Scottish Gaelic is spoken by about 87,000 people in Scotland (Alba), mainly in the Highlands (a’ Ghaidhealtachd) and in the Western Isles (Na h-Eileanan an Iar), but also in Glasgow (Glaschu), Edinburgh (Dùn Eideann) and Inverness (Inbhir Nis). There are also small Gaelic-speaking communities in Canada, particularly in Nova Scotia (Alba Nuadh) and on Cape Breton Island (Eilean Cheap Breatainn). What I love most about learning the language is that the alphabet is written with just 18 letters each of which is named after a tree or shrub.
Today I will explore the first letter – “A” one of five vowels. Like French and other romantic languages, gàidhlig vowels (fuaimreagan) have second pronunciations and diphthongs (dà-fhoghair).
a is pronounced long as in cat
á is pronounced short as in bata (boat) or lochán (lake)
à is pronounced long as in cad, or gàidhlig (scottish gaelic) or bàta (stick)
The first letter of the scottish gàidhlig alphabet is A.
A = ailm
Wych Elm or Scots Elm
This is the most common elm tree in Scotland, the Wych Elm or Scots Elm (Ulmus glabra). Although this tree does not produce foliage until later in the spring, the seed cases appear early – around the same time as wild cherry leaves – and look like small leaves at a distance. A very grand stately tree when mature as it can reach heights over 40 m (120 ft) with the typical broad crown (think really big broccoli).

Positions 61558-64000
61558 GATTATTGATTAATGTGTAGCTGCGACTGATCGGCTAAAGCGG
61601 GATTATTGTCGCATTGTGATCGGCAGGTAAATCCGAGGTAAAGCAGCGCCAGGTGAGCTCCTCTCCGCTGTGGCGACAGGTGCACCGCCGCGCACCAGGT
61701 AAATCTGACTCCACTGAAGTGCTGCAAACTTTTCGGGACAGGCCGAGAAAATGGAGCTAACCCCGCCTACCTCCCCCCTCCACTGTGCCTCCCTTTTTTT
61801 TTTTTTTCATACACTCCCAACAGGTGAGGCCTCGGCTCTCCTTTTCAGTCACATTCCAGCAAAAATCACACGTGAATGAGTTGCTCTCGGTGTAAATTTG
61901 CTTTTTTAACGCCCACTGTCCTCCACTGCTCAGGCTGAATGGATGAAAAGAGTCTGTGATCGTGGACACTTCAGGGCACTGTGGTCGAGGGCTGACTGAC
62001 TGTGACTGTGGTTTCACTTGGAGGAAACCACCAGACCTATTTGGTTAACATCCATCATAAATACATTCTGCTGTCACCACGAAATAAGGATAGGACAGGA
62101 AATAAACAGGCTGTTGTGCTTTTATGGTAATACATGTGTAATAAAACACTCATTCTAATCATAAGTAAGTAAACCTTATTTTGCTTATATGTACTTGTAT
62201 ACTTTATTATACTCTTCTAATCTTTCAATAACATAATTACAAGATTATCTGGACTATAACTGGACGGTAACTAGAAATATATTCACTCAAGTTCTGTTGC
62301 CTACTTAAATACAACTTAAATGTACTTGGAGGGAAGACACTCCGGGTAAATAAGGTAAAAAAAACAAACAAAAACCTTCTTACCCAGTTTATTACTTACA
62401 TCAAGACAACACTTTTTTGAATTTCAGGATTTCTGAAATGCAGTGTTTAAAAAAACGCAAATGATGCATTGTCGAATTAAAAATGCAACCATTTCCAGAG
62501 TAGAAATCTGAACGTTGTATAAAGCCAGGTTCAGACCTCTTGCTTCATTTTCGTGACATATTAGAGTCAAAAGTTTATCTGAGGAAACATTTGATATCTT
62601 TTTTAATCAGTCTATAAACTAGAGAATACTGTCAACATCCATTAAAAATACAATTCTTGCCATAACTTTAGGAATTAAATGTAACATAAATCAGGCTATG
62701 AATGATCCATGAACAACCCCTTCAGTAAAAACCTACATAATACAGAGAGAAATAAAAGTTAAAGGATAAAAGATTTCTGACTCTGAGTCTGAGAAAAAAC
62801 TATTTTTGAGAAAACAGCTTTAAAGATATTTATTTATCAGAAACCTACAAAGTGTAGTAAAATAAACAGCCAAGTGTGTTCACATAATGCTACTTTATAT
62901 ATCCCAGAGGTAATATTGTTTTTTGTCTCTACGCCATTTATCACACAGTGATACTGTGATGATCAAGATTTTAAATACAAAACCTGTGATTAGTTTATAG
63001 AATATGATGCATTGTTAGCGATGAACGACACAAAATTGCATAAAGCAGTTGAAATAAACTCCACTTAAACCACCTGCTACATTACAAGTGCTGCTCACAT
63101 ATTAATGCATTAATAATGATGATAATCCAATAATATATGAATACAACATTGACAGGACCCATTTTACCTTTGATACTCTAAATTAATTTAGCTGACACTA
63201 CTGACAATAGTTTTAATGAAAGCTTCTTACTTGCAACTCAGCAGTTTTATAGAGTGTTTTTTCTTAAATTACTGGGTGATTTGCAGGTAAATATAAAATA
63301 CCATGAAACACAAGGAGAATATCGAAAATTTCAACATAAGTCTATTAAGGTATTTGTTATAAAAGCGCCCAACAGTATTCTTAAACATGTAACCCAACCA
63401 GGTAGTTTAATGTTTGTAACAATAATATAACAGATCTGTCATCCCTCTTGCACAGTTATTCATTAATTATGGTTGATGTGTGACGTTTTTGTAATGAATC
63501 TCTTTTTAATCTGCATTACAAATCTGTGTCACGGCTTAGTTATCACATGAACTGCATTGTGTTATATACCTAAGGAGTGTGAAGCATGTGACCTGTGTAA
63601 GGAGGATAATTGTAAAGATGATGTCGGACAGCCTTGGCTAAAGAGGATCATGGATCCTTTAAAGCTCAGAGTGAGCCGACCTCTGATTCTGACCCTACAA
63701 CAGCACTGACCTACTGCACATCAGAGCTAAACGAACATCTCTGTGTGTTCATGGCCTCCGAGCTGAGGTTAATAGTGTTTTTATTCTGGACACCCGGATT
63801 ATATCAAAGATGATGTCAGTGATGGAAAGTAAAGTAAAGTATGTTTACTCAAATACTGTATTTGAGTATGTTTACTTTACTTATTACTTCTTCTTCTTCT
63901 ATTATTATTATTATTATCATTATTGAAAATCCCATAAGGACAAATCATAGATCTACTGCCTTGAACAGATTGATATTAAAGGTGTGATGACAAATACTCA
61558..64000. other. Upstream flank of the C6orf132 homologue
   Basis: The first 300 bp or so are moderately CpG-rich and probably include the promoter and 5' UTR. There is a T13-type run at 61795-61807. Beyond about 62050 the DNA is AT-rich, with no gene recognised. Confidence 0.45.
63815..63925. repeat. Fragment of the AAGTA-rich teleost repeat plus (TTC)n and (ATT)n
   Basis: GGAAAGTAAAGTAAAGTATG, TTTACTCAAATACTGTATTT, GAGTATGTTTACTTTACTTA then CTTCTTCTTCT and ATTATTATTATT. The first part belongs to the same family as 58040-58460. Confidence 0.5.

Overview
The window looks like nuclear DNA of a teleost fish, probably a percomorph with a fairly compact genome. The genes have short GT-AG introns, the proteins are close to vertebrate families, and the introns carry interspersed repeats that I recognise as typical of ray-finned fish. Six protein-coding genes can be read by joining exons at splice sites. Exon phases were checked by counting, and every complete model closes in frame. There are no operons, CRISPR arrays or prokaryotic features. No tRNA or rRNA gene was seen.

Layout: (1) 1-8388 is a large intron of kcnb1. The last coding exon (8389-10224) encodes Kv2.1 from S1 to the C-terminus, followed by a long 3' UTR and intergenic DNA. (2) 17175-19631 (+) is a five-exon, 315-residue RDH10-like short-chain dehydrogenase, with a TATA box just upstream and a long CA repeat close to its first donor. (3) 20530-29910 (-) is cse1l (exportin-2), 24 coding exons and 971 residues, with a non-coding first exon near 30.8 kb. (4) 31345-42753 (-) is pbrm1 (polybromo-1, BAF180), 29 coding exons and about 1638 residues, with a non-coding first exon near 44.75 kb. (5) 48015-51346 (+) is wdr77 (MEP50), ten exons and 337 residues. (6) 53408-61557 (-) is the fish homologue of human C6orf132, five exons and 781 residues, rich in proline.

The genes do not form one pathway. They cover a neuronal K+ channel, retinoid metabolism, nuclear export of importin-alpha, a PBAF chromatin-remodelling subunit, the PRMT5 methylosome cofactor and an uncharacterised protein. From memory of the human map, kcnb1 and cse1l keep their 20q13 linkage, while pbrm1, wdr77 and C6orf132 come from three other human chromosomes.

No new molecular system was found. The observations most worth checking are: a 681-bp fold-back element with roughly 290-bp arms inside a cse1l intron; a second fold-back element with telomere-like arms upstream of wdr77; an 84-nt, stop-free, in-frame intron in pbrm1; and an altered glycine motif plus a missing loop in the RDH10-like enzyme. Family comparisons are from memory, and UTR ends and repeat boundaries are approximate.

You’ll notice the seeds have ‘wings’. These are characteristic of elms and maples, and are winged achenes called a samara.
Leaves are deciduous, alternate, 6–17 cm long and 3–12 cm broad, usually obovate with an asymmetric base, the lobe often completely covering the short petiole; the upper surface is rough – think sandpaper. Leaves on juvenile shoots sometimes have three or more lobes near the apex.
Flowers are perfect, produced in clusters of 10-20; 4 mm across on 10 mm long stems and are apetalous.
Like the plight of elms in North America, the Wych or Scots Elm is highly susceptible to Dutch Elm Disease so it is now quite rare.
However, elms used to be associated with melancholy and death, perhaps because the trees can drop dead branches without warning, and were the preferred choice for coffins. In Lichfield it was the custom to carry elm twigs in a procession around the Cathedral Close on Ascension Day, then to throw them in the font.
Not so cheerful Christian rituals.
Let’s go back to the pagan roots: the majestic and noble elm was always associated with the loving Mother and caring Earth goddesses, and a perfect home for the wee fae people.
Ailim be the lady’s tree;
burn it not or cursed ye’ll be
Once valued for its resistance to splitting and stability, the inner bark was used for cordage and chair caning, so it’s no wonder it was considered a noble tree.
Nature was very important to the Gaels.
Gus an ath-thuras!